Sept. 16, 2016


Howard University will be there. So, too, will Xavier
University of Louisiana, Alabama A&M, Central State, Spelman, Morehouse,
Norfolk State, Tuskegee, Kentucky State and Florida A&M.


In all, more than 50 of the country’s top Historically Black
Colleges and Universities (HBCUs) will be in attendance at the 37th Annual HBCU College
from 6 to 9 p.m. Thursday, Sept. 22, at Crispus Attucks Medical Magnet High School,
1140 Dr. Martin Luther King Jr. St.HBCU College Fair


For many students, attending the fair is like hitting the
educational lottery. It’s a chance for students and their parents to learn more
about the schools, the degree programs and to speak with college recruiters,
many of whom come with scholarship dollars to offer on the spot.


Exposing Indiana’s students to the rich history, educational
opportunities and lifetime experiences provided at HBCUs is one of the main
goals of the Indianapolis Black Alumni
Council, Inc.
(IBAC). Comprised of HBCU graduates and or parents of alumni,
IBAC members created the college fair in 1979.


“It’s all about exposure,” said Larry Dunlap, president of
IBAC, who received his bachelor’s degree and juris doctorate from Howard
University in Washington, D.C. (an HBCU school). “Not many students know about
HBCUs (because not all guidance counselors educate students about them), but
once they take time and read about the history and track record of the
graduates, they’re intrigued.”


According to recent data from Robin White Goode in Black
Enterprise magazine, HBCUs are responsible for:


  • 75% of all black Ph.D.s
  • 46% of black business executives
  • 50% of black engineers
  • 80% of black federal judges
  • 85% of black doctors
  • 50% of black attorneys
  • 75% of black military officers
  • 40% of black dentists
  • 50% of black pharmacists
  • 75% of black veterinarians



“When you look at those numbers, what does it say to you?”
asked Dr. Ruth Woods, a pre-collegiate consultant for the Metropolitan School
District of Pike Township and a longstanding member of IBAC, who has a poster
of these statistics hanging on her office wall.


For most of her life, Woods has sung the praises of an HBCU
education. Although she didn’t attend one (Wood’s is a graduate of Indiana
University and Martin University), she and her husband required all four of
their children to graduate from an HBCU — and all did.


The love that Woods — an Indianapolis Public Schools alumna,
who graduated from Shortridge High School — has for HBCUs is evident the minute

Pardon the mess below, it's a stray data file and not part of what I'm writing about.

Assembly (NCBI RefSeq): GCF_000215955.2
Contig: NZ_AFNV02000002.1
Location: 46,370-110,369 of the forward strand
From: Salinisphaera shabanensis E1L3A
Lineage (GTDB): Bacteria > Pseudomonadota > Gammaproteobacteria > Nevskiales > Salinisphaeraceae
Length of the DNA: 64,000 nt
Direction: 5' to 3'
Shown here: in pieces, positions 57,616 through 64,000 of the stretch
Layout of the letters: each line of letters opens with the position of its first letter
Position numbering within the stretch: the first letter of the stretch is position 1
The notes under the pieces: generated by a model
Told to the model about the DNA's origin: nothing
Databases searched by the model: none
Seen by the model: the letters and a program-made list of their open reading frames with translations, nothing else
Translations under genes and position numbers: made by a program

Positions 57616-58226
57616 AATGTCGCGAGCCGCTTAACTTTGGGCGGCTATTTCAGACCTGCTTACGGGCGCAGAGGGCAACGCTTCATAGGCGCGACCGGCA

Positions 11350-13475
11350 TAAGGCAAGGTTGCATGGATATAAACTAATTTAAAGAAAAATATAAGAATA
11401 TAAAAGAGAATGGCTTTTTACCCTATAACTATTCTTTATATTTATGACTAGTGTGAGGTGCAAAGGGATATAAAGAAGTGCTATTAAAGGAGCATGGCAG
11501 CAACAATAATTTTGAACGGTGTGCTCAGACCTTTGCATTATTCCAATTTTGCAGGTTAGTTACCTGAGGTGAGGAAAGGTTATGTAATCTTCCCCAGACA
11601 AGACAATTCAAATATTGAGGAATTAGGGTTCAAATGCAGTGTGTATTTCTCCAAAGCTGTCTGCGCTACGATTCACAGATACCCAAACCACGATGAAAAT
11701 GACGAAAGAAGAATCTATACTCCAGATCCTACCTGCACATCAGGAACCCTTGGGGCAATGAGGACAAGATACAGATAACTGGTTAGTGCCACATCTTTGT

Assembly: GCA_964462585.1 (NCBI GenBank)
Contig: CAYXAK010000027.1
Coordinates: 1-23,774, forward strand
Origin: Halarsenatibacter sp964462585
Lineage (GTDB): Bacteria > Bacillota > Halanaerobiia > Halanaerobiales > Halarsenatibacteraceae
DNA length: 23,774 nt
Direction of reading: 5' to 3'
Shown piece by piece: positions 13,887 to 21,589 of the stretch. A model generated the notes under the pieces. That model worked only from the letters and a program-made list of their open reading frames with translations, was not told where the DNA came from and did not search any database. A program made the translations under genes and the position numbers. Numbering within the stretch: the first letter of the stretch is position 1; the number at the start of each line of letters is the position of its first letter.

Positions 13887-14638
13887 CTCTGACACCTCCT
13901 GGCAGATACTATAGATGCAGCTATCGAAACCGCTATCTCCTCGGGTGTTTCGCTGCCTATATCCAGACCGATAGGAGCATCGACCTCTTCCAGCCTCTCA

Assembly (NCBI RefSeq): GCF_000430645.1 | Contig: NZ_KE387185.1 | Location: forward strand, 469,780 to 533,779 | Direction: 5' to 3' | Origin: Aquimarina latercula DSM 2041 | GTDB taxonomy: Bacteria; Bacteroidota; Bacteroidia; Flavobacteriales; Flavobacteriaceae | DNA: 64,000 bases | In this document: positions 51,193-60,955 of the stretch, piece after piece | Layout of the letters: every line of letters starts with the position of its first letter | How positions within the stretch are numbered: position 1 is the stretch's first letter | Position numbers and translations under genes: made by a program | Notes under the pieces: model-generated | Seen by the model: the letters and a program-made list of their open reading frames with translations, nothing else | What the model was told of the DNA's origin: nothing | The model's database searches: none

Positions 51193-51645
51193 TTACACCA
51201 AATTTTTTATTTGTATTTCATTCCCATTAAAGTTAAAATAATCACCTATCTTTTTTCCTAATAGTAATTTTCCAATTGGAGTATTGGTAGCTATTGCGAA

you walk into her office inside the Freshman Center at Pike. There’s a map of
the United Sates filled with colored push pins indicating the cities where she
has placed students into HBCUs. On another wall are pennants from many of the 100-plus
HBCU member schools. And high above the map are pictures of some of the
students who have graduated from or are currently attending an HBCU. One by
one, she recounts their success stories: millionaire, engineers, doctors.


“HBCUs offer results,” said Woods, who chaired the college
fair program for 15 years. “They also give our kids confidence. When you see
them walk in the door (after attending an HBCU), it’s confidence that they’ve
made it and reached a goal that they’ve set up for themselves. It’s pride.”


HBCUs are institutions of higher learning that opened prior
to 1964, the year Congress passed the Civil Rights Act. The schools were
founded when segregation was legal and rampant. Today, the nation’s 105 HBCUs
serve more than 300,000 undergraduate and graduate students — from various
races — in 20 states, the District of Columbia and the U.S. Virgin Islands.


Although African-Americans now have the freedom to study in
colleges and universities throughout the world, Dunlap believes HBCUs are still
important and successful institutions of higher education because
African-American students get to learn from professors and interact with
students who not only look like them, but can relate to many of the same life


“The nurturing and care that you receive at an HBCU is not
the same at a ‘majority’ school,” said Dunlap. “At an HBCU, no one wants you to
fail. Even the upperclassmen go out of their way to help you. You’ll get that
valuable type of encouragement.”


In the more than 30 years of the HBCU College Fair’s existence,
it continues to grow each year. These days, it draws students from nine states,
33 cities and 88 high schools. The Council also uses a distance recruitment
network to reach more students.


Organizers work diligently to incorporate new components
into the annual program. In addition to mingling with the school’s recruiters,
this year’s fair will include Elizabeth City State University’s Aviation
Science Mobile Unit for students interested in aviation science careers. Wiley
College will also unveil a new scholarship opportunity for its film and drama
institute from “Birth of a Nation” star and Wiley alumnus, Nate Parker.


Students with a 3.0 or higher GPA are also invited to attend
a scholarship event from 9 a.m. to noon Friday, Sept. 23, at Crispus Attucks,
where recruiters will be awarding scholarships from many of the schools in
attendance at Thursday’s fair. To be considered for scholarships, students must
bring their transcripts and test scores.


The wealth of information and opportunities provided during
the HBCU College Fair is paramount, said Dunlap. “It’s a unique and excellent
way for students and parents to learn about HBCUs. It’s the best thing going
for African-American families.” 


To register for IBAC’s HBCU College Fair 2016, click here